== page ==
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Readers’ Poll: 10 Best Aerosmith Albums

Read all about “Toys in the Attic,” “Pump” and eight of your other favorites

steven tyler joe perry aerosmith perform

Robert Knight Archive/Redferns

Aerosmith are gearing up for a long tour that kicks off in Istanbul on May 14th. They head over to America for a run of outdoor and arena dates with special guest Slash in July. Their last album was 2012's Music From Another Dimension, but don't expect to hear all that much from that one: It pretty much disappeared without a trace and the group is still pretty sore about that. "The head of the label left three weeks before the record came out," Joe Perry recently told Rolling Stone. "The whole promotion thing got screwed up." Adds Steven Tyler: "How refreshing after 10 years to get fucked by your label again. God, I missed that." Thankfully, they have plenty of other albums to draw from. We asked our readers to vote for their favorite Aerosmith albums. Click through to see the results. 

aerosmith Permanent Vacation

Courtesy of Geffen Records

6. ‘Permanent Vacation’

Aerosmith wrote all the songs on Done With Mirrors by themselves, but when it came time for a follow-up record they worked with outside songwriters like Desmond Child and Holly Knight. It worked better than anyone could have imagined. Songs like "Rag Doll," "Angel" and "Dude (Looks Like a Lady)" — all written with the help of outsiders — were absolute smashes. MTV put their videos into heavy rotation and kids that were barely out of diapers when "Walk This Way" first hit were rushing to basketball arenas to see Aerosmith live. It was one of the most remarkable comebacks in rock history, though some hardcore fans thought the new songs were cheesy. Still, for every one old song they lost they gained about 50 new ones. 

aerosmith Get a Grip

Courtesy of Geffen Records

5. ‘Get a Grip ‘

In 1993, Pearl Jam, Nirvana, Smashing Pumpkins and Whitney Houston ruled the world. A 1970s group like Aerosmith had absolutely no business finding a place in that landscape — let alone crafting hits that dominated radio and MTV for months on end — but that's exactly what happened. They once again turned to outside songwriters to create hits like "Crazy," "Amazing," "Livin' on the Edge" and "Cryin'" and they tapped a completely unknown Alicia Silverstone to star in a trio of videos. Teens all across America fell madly in love with the young beauty and Get a Grip sold by the millions. Aerosmith were more than 20 years into their career at this point, but this was the commercial peak.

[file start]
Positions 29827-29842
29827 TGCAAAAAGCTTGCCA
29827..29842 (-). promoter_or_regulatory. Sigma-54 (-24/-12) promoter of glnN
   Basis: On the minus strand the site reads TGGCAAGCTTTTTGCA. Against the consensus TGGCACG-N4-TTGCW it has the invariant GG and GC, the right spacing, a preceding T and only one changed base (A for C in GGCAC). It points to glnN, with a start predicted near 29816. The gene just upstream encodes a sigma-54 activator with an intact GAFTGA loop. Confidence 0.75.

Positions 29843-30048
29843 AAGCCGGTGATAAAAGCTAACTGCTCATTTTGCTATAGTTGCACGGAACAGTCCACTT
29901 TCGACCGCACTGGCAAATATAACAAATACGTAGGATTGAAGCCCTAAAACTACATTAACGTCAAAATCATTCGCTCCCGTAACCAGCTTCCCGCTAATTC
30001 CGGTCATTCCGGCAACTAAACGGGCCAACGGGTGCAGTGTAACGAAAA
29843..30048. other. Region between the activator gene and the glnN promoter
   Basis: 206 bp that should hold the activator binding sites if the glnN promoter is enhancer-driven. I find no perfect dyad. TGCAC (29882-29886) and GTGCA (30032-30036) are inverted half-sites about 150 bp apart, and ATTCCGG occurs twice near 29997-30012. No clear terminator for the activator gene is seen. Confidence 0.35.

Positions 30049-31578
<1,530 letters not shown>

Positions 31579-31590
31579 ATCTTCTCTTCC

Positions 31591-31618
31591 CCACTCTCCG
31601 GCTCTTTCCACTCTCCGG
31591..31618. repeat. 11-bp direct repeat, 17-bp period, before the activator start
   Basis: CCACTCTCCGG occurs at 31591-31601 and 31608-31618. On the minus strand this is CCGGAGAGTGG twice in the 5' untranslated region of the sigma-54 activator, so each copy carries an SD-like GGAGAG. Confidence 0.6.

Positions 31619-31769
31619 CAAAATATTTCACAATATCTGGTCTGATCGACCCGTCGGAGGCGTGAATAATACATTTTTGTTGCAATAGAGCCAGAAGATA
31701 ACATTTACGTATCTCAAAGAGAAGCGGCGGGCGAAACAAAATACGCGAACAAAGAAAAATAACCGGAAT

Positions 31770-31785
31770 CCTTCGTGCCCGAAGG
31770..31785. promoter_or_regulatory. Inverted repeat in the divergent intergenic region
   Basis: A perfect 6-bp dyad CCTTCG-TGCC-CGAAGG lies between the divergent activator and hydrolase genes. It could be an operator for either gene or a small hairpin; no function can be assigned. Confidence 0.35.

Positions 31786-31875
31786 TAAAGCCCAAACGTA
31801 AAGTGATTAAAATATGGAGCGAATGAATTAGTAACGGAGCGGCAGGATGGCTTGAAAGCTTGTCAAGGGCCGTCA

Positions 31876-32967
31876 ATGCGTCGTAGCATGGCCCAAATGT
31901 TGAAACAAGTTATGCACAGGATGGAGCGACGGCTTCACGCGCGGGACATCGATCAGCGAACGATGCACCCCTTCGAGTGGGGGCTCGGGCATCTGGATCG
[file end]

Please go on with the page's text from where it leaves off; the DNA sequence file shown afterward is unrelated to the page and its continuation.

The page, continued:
aerosmith Pump

Courtesy of Geffen Records

4. ‘Pump’

Aerosmith were on top of the world when they began work on Pump in early 1989. When the decade began the group was down two members and playing clubs while Steven Tyler struggled to control his horrific drug addiction. They were now back together again and, somehow, one of the biggest names in rock. Working with outside songwriters helped propel Permanent Vacation up the charts, so it made perfect sense to repeat the formula. Desmond Child helped with "F.I.N.E" and Jim Vallance c0-wrote "Young Lust." But this time around, the biggest hits — including "Janie's Got a Gun" and "Love in an Elevator" — were written without any help. The group was getting better at penning sleek, radio-friendly tunes. Many huge rock groups of the late 1980s melted into dust when the 1990s began, but somehow Aerosmith just got bigger. 

aerosmith Get Your Wings

Courtesy of Columbia Records

3. ‘Get Your Wings’

Relentless touring had turned Aerosmith into a first-rate live band when it came time to record their second album in late 1973, but they had yet to release a breakout single. That didn't change with Get Your Wings, but the record is still a vital leap forward for the band. It's their first effort with producer Jack Douglas, a man they'd return to time and time again as the decades wore on. It also features some of their most enduring songs, such as "Lord of the Thighs" and "Same Old Song and Dance." Once the group blew up with Toys in the Attic in 1975, many fans went back and discovered the genius of Get Your Wings

aerosmith Rocks

Courtesy of Columbia Records

2. ‘Rocks’

Aerosmith were at a creative peak when they recorded 1976's Rocks. Toys in the Attic finally showed the world this was a band worth taking seriously, but they wanted to prove they had more to offer. This was before drugs and ego took over, and they poured all their energies into crafting an absolute monster of an album. It doesn't relent from the opening notes of "Back in the Saddle" through "Home Tonight." It's the perfect marriage of Led Zeppelin and the Rolling Stones, but still something very original. They'd never again craft another album quite this perfect. 

aerosmith toys in the attic

Courtesy of Columbia Records

1. ‘Toys in the Attic’

Much like their Columbia labelmate Bruce Springsteen that same year, Aerosmith's 1975 LP Toys in the Attic was the group's third record, and a crucial make-it-or-break-it release. They had a cult following and an amazing live show by this point, but it was time for them to craft a masterpiece so the whole world would get to join the party. They pulled it off in a huge way by writing "Sweet Emotion," "Toys in the Attic" and "Walk This Way." Radio embraced "Sweet Emotion" and "Walk This Way" in a huge way, finally bringing Aerosmith on to big stages around the world. It's hard to imagine what would have happened to Aerosmith had they not pulled this record off. 

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